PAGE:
But it still amazes me that someone thinks it’s far more plausible that tens of thousands of individuals are manipulating scientific information about Mars in a coordinated and consistent way. That they can manage to induct all new science students working on the data into their masonic clan. I guess it makes a good Dan Brown novel, but it maps really badly to reality.

And if the grand conspiracy was just at the kooky fringe, it would be something I could mostly chuckle at and move on. But grand conspiracies have become mainstream fodder. For instance, cable news generating a meme in conservative America that Climate Change is a hoax created by 10s of thousands of scientists to keep their jobs. Really? The next Dan Brown novel is going to be about grad students living 4 to an apartment, eating raman noodles, feeling so clever in their grand conspiracy?

I guess if you’re primarily motivated by dollars, have a poor understanding of science in general, and never worked with science researchers before, it might make sense. First, project your basest motivations on others. Then sprinkle gracious ignorance about how science or economics work. Make sure to pass over the fact that if you had the mathematical chops to work out something as complicated as a climate model, and money was your motivator, you’d easily make 10 times as much being a Quant for the financial sector. They heavily recruit out of the physical sciences, many of my classmates from college went that route. But no, the grand conspiracy would rather believe the route to riches is applying for competitive NSF grants instead of credit default swaps and derivative trading.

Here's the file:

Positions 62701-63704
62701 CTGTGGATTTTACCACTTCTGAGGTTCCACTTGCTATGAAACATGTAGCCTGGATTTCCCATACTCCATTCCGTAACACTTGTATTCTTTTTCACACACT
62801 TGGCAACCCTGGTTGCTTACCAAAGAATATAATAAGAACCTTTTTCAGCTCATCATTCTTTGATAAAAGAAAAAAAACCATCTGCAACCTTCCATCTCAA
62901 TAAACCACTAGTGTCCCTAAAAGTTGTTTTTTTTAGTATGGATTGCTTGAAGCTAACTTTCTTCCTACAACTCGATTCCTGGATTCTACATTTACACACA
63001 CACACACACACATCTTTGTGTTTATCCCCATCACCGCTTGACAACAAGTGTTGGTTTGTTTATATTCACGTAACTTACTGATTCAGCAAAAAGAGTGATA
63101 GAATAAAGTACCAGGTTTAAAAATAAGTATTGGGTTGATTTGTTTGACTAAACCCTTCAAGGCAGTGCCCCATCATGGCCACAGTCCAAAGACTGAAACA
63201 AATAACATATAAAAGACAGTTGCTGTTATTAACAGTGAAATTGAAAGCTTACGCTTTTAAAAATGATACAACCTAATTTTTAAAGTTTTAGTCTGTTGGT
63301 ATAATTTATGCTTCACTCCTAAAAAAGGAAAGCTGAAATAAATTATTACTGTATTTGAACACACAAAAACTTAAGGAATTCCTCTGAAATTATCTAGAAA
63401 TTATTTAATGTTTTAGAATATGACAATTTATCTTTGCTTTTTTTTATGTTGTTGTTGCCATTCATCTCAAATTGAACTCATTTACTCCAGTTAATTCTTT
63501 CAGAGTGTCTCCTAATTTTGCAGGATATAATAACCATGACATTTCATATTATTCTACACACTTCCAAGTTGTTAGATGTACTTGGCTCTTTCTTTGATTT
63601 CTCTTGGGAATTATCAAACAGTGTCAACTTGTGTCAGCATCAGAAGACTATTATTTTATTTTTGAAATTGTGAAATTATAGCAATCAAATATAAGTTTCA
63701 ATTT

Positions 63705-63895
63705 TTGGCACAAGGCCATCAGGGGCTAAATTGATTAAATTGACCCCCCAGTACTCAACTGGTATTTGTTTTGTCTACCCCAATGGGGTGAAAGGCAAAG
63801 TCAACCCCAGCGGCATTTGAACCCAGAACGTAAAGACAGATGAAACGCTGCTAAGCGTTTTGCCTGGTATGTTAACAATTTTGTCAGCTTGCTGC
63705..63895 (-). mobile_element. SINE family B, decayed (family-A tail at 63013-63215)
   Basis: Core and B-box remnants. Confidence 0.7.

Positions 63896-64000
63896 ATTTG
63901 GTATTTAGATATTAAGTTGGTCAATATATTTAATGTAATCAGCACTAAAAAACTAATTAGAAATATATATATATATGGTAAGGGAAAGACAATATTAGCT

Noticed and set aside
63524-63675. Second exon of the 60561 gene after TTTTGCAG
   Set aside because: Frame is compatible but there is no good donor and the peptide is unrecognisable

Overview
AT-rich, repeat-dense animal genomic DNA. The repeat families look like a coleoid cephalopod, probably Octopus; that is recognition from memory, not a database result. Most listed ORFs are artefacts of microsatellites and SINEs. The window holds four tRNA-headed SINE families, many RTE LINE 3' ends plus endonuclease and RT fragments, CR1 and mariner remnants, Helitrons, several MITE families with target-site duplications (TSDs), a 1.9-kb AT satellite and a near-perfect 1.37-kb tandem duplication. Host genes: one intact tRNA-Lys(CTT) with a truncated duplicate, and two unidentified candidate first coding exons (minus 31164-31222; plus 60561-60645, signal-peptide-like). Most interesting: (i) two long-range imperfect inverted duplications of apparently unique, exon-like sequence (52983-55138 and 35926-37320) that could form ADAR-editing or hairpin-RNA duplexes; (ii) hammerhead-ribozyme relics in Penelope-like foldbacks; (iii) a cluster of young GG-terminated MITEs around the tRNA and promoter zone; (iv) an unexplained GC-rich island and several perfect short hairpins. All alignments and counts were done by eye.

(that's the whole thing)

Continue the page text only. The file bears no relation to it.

So why do people believe in the Grand Conspiracy? Because it’s comforting. It takes a complex world and makes it simple. Complex problems and motivations are now turned into mythical dragons that some mythical protagonist can go slay, making all right in the world.

The only problem with that: it isn’t real. The moon landing wasn’t faked, it took a generation of our best minds to get us there, and huge technological advances came out of it. Vacines don’t cause autism, they’ve eliminated a vast number of debilitating diseases that you no longer have to worry about if you live in the west, and are now starting to eliminate certain kinds of cancer. Climate change is not a hoax, it’s a real, hard problem, that we’re going to need to figure out how to address as a society. Evolution is demonstrated science, we don’t need a designer to create complex emergent behavior.

The world of facts and knowledge is one of spectacular beauty, complexity, and wonder, and doesn’t need Grand Conspiracies to make it majestic and exciting.